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History Realized at Apollo 11 Screening and Rooftop Moon Party at the Griffith Observatory

At the Iconic Crown on the Crest of the Hollywood Hills, the Historic Moon Landing Celebrated by the Friends Of The Observatory

By John Lavitt

Los Angeles, CA, (The Hollywood Times) 07/22/2019

Apollo 11 Documentary by Todd Douglas Miler

“The biggest benefit of Apollo was the inspiration it gave to a growing generation to get into science and aerospace.”           – Astronaut Buzz Aldrin

At the Griffith Observatory, the iconic crown of Los Angeles, Friends Of The Observatory (FOTO) hosted a special screening of CNN Films’ Apollo 11 documentary by Todd Douglas Miller followed by an after-hours moon party on the roof. The newly discovered 70-mm film documents in exquisite detail the historic moon landing. By balancing the emotion of the extended Apollo team with the mechanics of the technical execution, the brilliance of the Apollo 11 is revealed. Moreover, being able to see such a film in the context of the Observatory and its impressive array of exhibits took the experience to the next level of excellence and lasting meaning.

Before the film began in the Leonard Nimoy Event Horizon Theater, FOTO president Grady Smith introduced the event, giving thanks to the Observatory staff and the ongoing support of FOTO members. A senior portfolio manager and vice president at Dimensional Fund Advisors and a member of the Investment Strategies group, Grady Smith loves giving back as part of the FOTO team. Indeed, he is honored to support the continuing science education efforts at Griffith Observatory.

A view of the LA basin at sunset from the western side of the Samuel Oschin Planetarium dome of Griffith Observatory, December 2005

When asked why he chose to support FOTO, Grady Smith smiled and said, “You have to understand that the documentary we just saw expresses the answer to that question so well. It brought me back to my childhood when I was so inspired by the Mercury and the Apollo missions. Nothing was more exciting! Watching NASA and those brave astronauts succeed against such incredible odds took my breath away. Reliving it again tonight reminded me why supporting the Griffith Observatory is so crucial to help both today’s kids and future generations.”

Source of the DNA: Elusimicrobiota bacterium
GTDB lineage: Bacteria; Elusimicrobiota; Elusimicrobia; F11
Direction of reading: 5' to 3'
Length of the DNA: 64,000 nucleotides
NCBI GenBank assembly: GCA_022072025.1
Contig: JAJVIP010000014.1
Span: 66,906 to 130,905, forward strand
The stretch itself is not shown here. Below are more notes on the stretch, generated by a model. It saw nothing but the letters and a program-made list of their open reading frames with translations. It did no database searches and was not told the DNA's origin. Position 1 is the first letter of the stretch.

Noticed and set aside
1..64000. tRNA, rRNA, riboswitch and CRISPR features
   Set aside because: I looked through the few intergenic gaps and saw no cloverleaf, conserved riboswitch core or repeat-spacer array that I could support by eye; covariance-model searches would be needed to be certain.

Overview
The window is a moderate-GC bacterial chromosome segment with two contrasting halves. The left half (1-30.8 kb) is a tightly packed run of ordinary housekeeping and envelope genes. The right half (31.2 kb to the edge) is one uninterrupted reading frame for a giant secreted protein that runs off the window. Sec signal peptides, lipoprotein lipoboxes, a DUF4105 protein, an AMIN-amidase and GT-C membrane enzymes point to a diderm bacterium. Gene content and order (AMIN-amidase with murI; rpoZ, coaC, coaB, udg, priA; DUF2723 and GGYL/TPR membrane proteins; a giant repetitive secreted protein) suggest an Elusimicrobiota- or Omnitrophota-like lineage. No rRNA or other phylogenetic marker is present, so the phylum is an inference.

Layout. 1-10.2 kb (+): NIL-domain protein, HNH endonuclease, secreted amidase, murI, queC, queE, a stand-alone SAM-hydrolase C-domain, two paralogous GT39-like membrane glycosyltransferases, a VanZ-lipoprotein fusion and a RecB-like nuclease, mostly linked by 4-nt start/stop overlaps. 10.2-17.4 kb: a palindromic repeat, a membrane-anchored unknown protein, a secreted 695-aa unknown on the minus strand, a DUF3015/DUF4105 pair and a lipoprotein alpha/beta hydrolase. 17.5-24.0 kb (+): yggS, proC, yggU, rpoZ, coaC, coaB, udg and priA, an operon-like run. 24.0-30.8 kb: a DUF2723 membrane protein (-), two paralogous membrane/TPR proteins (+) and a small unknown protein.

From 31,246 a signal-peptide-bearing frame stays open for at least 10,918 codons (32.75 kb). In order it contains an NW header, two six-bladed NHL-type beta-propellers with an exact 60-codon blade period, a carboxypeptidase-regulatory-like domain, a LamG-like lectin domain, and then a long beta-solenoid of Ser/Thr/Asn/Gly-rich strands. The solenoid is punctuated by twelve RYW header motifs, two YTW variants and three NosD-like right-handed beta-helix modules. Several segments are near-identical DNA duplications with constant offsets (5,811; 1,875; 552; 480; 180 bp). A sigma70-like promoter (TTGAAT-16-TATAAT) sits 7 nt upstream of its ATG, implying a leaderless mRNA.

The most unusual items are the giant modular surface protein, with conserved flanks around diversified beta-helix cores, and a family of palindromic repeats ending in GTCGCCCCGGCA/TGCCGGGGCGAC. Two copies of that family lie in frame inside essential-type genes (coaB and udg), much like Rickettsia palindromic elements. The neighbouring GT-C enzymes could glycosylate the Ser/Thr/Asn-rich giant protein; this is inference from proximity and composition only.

With moonrise in Los Angeles county at 10:09 pm, the event allowed for both the screening of the film and an after-hours moon party on the roof of the Observatory. FOTO members and visitors mingled as refreshments were enjoyed and stories were exchanged. A key question asked by many was, “Do you remember where you were during the moon landing?” Although almost all of the FOTO board members could recall in detail the impact of the moon landing on their lives, many of the attendants were not even born or were little children at the time of this historic event. Hence, it was moving to see how the resonant documentary brought back a flood of positive memories that different generations got to share with each other.

The events on the rooftop were orchestrated by Dr. Laura Danly, the respected American astronomer who is the Curator of the Griffith Observatory. A former Hubble fellow, Dr. Danly previously served as chair of the Department of Space Sciences at the Denver Museum of Nature & Science. With her team, she put together the Griffith Observatory celebration of the moon landing by curating ten days of special programs, exhibits, family activities, and photo opportunities. Her passion for astronomy and the lasting importance of the Apollo missions resonated throughout the night.

When asked what the celebration of the Golden Moon Festival and the Apollo Landing meant to her and her team, Dr. Laura Danly said, “Our Observatory is about exploration and understanding our place in the universe. There is nothing like those first steps taken by the Apollo astronauts to help us connect with that spirit of exploration. This documentary intimately connects us to that moment in time.”

On the rooftop, attendees were able to look at the golden moon once it had risen in the sky through the Observatory’s historic Zeiss telescope. Prior to that opportunity, a secondary telescope was focused on Jupiter and three of the moons of the biggest planet in our solar system. When combined with the excellent array of refreshments, ranging from fine wines to pastries from Canter’s bakery, the night was a resounding success from start to finish. The realization of such an achievement is connecting the present-day mission of the Griffith Observatory with the historical underpinnings of space exploration. Driving home with the bright moon looming above, each of us felt connected to the moon landing, a time of astounding human achievement that will never be forgotten.